A great piper needs the right combination of training, experience, and ability, the same is true of bagpipe makers. To understand why David Naill bagpipes are so coveted, you must first know the company's uncommon history. Bagpipe maker Leslie Cowell began his career as an apprentice to the famous London bagpipe maker Henry Starck. The Starck family made bagpipes and other instruments for several generations, and Les worked there from 1946 to 1955. Starck bagpipes were widely known for exceptional tone and workmanship. Later on Les worked for instrument makers Boosey and Hawkes, and in 1976 he opened David Naill & Co.
Setting new standards of excellence. Les Cowell's years of training and experience as an instrument maker went into the design and manufacture of his bagpipes. In the beginning years of the company David Naill set new standards of excellence and expectation in the way bagpipes are finished — from exquisite turning and bores, precise beading and combing, to the finest hand engraved metalwork from in-house silversmiths. From early on Les diligently sought input from champion players on what makes for the best-sounding instrument. And throughout the years since, his bagpipes have been the result of the marriage of unsurpassed craftsmanship with the master player's ear — bagpipes both equal in beauty and harmonics.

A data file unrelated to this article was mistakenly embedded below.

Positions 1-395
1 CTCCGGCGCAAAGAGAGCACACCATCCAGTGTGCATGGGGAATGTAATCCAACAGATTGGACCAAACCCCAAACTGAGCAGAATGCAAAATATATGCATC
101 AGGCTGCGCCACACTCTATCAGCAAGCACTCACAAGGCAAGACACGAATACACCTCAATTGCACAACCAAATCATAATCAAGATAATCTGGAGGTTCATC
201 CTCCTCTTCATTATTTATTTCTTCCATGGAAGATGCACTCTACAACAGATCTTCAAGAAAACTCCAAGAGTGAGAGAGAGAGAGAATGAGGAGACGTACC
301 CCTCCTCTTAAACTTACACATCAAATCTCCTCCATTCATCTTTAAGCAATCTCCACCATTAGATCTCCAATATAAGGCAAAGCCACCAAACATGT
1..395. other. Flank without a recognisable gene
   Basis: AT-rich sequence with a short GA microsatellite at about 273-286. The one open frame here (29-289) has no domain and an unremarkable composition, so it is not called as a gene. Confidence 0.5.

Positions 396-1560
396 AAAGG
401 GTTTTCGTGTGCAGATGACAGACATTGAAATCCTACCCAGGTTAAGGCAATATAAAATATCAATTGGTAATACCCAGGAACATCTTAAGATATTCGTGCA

An unequalled competitive record. When Les started the company in 1976, almost immediately David Naill products were enthusiastically embraced by the piping community. He become known for producing bagpipes and smallpipes with precision tooling and unequalled craftsmanship. Both bagpipes and chanters were coveted by high-level competitors. The Naill chanter became the choice of the vast majority of solo pipers, and from the 1970s to present day, most solo prizes in top competitions have been won on Naill chanters. Year after year the reputations of many current masters were molded on these exceptional instruments.